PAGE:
King Ludwig Cross was instituted by the King of Bavaria Ludwig III (07.01.1845-18.10.1921) on January 07, 1916 as a “token of commemoration and recognition of those who during this war have performed with particular merit for the army or for the general welfare of the homeland through official and voluntary activities”. That mass decoration awarded to civilian and in certain cases military personnel regardless of their rank and social status was similar to the Prussian Merit Cross for War Aid (Verdienstkreuz für Kriegshilfe).
König Ludwig-Kreuz was bestowed on distinguished subjects by six Royal Bavarian ministries, viz. Royal House and Foreign Affairs Ministry (Staatsministerium des Königlichen Hauses und des Äußern), War Ministry (Königlich Bayerischen Kriegsministerium), Home Ministry (K.B.Staatsministerium des Innern), Ministry of Justice (K.B.Staatsministerium des Justiz), Ministry of Finance (K.B.Staatsministerium der Finanzen) and Ministry of Ecclesiastical Affairs and Education (K.B.Staatsministerium des Innern für Kirchen- und Schulangelegenheiten). Award documents were presented in a special cardboard barrel or an envelope, while cross itself in a rectangular carton envelope with a crowned cipher of the Bavarian ruler.
Design of the König Ludwig-Kreuz was elaborated by the German sculptor professor Josef Bernhard Maria Bleeker (26.07.1881-11.03.1968), and a specimen was struck by engraver and medallist Alois Börsch (01.03.1855-10.04.1923).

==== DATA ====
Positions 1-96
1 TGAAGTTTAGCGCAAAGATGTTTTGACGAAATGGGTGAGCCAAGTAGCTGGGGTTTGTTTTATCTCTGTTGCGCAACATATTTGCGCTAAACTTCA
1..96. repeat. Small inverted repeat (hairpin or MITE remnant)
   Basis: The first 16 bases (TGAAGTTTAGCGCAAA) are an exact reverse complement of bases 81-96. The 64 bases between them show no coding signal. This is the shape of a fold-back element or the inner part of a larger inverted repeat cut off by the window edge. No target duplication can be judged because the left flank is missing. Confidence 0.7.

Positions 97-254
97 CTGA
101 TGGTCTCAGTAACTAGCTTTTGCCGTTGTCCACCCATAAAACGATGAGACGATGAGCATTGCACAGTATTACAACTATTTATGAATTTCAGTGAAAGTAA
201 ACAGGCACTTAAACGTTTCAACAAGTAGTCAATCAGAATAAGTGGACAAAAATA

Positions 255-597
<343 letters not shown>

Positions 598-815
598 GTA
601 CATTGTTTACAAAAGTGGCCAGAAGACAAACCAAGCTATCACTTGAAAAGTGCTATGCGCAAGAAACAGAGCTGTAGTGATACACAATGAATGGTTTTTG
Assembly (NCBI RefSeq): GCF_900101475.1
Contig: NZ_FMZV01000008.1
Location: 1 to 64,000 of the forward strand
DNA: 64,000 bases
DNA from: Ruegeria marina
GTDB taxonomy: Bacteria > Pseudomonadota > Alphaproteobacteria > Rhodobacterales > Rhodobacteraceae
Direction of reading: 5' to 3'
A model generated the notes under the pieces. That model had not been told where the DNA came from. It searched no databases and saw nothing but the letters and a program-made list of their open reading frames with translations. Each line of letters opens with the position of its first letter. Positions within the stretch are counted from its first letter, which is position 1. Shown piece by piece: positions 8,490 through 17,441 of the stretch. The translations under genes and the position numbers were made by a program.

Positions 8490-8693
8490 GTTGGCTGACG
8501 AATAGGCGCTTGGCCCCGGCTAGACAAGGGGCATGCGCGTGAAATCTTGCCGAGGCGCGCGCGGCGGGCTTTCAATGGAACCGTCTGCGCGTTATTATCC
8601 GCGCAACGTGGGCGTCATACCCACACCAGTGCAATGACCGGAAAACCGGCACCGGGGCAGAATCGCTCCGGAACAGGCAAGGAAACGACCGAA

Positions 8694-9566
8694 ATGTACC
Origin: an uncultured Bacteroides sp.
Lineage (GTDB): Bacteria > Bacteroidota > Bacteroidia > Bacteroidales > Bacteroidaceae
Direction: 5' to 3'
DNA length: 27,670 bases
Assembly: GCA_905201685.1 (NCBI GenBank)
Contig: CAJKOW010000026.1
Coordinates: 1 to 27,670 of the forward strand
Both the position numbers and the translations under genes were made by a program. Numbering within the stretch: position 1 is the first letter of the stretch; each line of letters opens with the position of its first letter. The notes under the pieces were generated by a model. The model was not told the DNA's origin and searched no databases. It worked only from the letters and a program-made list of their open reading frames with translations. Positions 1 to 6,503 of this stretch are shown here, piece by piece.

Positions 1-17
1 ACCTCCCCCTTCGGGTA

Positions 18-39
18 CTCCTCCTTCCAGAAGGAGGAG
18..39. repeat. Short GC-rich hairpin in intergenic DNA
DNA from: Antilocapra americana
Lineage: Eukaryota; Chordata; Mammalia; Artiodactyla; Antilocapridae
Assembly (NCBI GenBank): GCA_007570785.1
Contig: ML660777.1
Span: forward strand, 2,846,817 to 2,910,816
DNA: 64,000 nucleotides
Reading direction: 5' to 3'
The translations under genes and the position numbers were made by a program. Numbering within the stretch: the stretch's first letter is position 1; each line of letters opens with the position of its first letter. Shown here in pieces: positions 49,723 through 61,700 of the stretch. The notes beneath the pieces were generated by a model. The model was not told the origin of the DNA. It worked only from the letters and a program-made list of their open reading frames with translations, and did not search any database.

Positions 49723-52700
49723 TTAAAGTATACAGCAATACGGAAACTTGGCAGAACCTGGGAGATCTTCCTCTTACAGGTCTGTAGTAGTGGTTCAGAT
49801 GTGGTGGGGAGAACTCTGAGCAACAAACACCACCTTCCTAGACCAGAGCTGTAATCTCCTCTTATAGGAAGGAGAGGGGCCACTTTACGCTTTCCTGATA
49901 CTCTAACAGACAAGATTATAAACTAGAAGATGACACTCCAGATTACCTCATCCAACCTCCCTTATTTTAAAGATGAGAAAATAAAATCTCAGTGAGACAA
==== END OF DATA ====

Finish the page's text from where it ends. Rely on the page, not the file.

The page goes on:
Decoration had a shape of a vertically elongate cross pattée, 42х39 mm in size with an oval central medallion measuring 23x20 mm and a lateral loop for ribbon suspension.
An obverse bore the head of the King Ludwig III facing left. A reverse had a date of the institution of award, i.e. “7∙I∙1916” imposed on the lozenges of the Bavarian arms. It’s worth mentioning here that after abolition of monarchy König Ludwig-Kreuz was worn either obverse or reverse outside.
King Ludwig Cross was cast in the Royal Bavarian Mint in Munich and was initially made of blackened iron and bronze. By the end of the Great War, in 1918 due to shortage of strategic materials zinc was substituted. Crosses for Bavarian ministers, palace and other high ranking officials were manufactured of silver without blackening.
Decoration was worn suspended from a
Approximate figures of decorations issued in 1916-1918 were as follows: 250 silver crosses, ca. 20,000 iron crosses, ca. 30,000 bronze crosses and ca. 40,000 zinc crosses.